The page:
It was a very peaceful and soul renewing time for all of us.  I remembered again why fly-fishing has been so important to my mental and soul health, over the years.  Life has been quite uncertain, in a lot of ways, the last 4 years but one constant in our lives has been the opportunity to travel and see places that have real meaning in our history and refresh our lives.

Item two.  What the future looks like here in Sayre begins to play out this morning.  Linda will go to work on some administrative details that have piled up related to the ministries we serve.  I will get some things rolling for Convergence and Summit2 and we will both begin getting back into the relationships that mean so much to us.  Things have changed here in many ways since we have been gone.  I am not sure what it all means or how it all works out but we have a Father who does and loves to see us happy and fulfilled so we will enjoy that blessing.

Seasons change and so do we.  That is the Father’s intention.  He loves to love us and He loves to have us dependent on Him and Him alone.  That is the hard one for most of us.  We have our agenda’s and our need to be in control but life works best when we are desperate for Him to lead us through each day.  That is where I am this morning.

Blessings on all of you who read this.  You can follow us on facebook (  and there will be some regular additions to the juniper tree as we move along.

September 14, 2009 at 9:38 am 5 comments

Hearing through covering.

Belfair, Washington

Four years ago or so, my friend and now one of my spiritual fathers Andy Taylor, asked me this question in response to my asking him what I should do about some situation: “what is the Father saying to you?”  It was a question that began to change my life, because for the first time I started listening to the voice in my heart instead of the voice in my head.  An essential part of the Trinity DNA is to point people to the Father as the source of their direction and decisions rather than handing out advice that may or may not be the will of their Father.  It is the right way, even though at times it is easier to dispense or receive advice, rather than to wait for the Father.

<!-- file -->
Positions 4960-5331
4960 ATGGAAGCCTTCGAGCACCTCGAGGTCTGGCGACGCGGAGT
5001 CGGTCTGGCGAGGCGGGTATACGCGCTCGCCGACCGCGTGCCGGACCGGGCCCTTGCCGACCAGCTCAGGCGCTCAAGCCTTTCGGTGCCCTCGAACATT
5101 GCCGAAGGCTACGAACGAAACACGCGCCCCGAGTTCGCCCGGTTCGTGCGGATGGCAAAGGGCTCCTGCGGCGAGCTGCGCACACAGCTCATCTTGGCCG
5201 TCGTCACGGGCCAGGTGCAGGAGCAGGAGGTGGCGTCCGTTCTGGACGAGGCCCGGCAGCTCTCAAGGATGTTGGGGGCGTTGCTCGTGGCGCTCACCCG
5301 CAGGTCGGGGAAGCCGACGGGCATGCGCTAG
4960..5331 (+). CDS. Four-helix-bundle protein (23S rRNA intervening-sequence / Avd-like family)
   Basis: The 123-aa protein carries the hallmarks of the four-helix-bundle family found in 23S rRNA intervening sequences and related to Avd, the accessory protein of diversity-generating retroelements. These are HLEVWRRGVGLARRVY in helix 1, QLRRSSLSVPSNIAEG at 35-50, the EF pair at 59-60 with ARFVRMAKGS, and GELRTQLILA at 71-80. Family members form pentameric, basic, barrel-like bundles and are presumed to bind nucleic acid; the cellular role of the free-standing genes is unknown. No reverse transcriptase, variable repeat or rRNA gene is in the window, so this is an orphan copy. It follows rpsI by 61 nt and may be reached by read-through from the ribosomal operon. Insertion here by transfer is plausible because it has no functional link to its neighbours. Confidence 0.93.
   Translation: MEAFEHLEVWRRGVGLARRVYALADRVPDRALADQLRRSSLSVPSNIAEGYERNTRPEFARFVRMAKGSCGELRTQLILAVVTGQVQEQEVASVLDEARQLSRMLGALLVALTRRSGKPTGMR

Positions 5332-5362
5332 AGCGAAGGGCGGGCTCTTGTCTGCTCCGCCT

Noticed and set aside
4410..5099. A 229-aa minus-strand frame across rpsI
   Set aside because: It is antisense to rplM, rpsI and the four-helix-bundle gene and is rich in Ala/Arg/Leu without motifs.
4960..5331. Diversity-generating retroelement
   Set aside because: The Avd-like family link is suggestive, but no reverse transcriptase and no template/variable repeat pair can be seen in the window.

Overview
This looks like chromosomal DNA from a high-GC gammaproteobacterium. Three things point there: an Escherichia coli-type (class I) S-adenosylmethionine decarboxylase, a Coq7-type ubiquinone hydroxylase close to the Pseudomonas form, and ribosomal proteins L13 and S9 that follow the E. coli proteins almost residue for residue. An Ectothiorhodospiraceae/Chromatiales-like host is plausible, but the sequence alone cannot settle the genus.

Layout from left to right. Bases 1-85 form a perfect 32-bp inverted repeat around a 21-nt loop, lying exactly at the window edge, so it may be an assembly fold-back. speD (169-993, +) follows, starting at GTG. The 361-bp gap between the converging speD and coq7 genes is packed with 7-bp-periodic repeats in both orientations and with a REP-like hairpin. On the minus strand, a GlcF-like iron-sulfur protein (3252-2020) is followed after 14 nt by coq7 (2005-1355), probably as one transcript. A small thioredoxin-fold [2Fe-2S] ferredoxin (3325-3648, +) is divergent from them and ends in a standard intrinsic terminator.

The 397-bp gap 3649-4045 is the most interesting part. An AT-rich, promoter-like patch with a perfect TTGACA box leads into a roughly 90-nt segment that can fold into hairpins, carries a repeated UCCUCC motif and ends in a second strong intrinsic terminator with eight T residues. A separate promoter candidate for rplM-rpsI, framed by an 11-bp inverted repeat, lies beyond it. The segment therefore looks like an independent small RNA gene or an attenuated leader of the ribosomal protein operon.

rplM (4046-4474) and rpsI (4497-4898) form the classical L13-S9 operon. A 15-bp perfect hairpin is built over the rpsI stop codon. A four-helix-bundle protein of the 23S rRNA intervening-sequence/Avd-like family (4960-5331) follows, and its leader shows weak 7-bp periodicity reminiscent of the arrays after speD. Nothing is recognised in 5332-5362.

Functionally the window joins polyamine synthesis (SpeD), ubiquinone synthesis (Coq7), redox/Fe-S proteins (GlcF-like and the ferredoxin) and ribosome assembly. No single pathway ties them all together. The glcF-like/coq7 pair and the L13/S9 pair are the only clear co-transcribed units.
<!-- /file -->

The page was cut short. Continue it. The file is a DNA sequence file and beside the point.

But like all good and right things you can sometimes get in the ditch by not recognising there is at least one other important way to hear and move in the Spirit.  If we are staying in step with the Spirit we must be, in most circumstances, in relationship with other Family members.  The Spirit walk is not to be lived in isolation.  Just like we are born naturally into a family, when we are born again spiritually we become part of a Family that is as important as any natural one.

Being part of a Family where you are loved, affirmed, valued, encouraged and free to grow and fail is called a covering.  Under the covering of a true spiritual Family you are known as you know, your heart is knit together by the Spirit with others, and just like there is no way to be separated from the love of the Father there is no way to be separated from His true Family either.

Under this covering there is safety.  There is freedom.  There is failure and there is success.  Under the covering there also must be direction.  Spiritual families have parents just like natural families do.  In a spiritual Family we have fathers and mothers, sisters and brothers, aunts and uncles and cousins.  Sometimes I am as close as a brother to my Family and we relate on that level.  I do not know all of my Family equally well and so relate to some more as I do my natural cousins.  Sometimes for my spiritual family I serve in the role of a father/mother.  And sometimes I am functioning as a son to someone else who is my father/mother.

Fathers and mothers provide direction to a natural family and they must also in the Spiritual family.  I am not suggesting they are always telling us what to do, as that would negate the first principle of each Family member hearing The Father for themselves, but where and when there are decisions that in one way or another effect the life of the whole Family, then under the covering there are is a place for the Family fathers and mothers to give direction.

When those of us who serve as fathers and mothers (which in reality we all do at times) refuse to give counsel by hiding behind the first principle of hearing the Father for ourselves, we miss one of the ways the Father uses to move the whole Family in the way He is calling all of us to go and we end up in the ditch, just as we do when we are always depending on others to tell us what to do.

No question, learning to hear the voice of the Father for ourselves is preeminent. Nothing is more important and without an ability to clearly distinguish the Father’s Voice from the myriad of other family members voices that try to give direction, we will end up going from one thing to another without direction or focus and we will end up doing what others think we should do at the expense of doing what the Father wants us to do.

But under the safety of the Family Covering there are times when we need to hear the voice of fathers and mothers, sisters and brothers and even a few cousins, to confirm or affirm what we are hearing the Father say.  There is also, in the safety of the covering, a place for our spiritual parents to tell us what they think is best for the whole Family, when one of us is faced with a decision that may affect us all. 

Hearing the Father for yourself is essential but counsel from under the covering is a complimentary way to hear Him as well.

August 19, 2009 at 12:42 pm 2 comments

Tune in.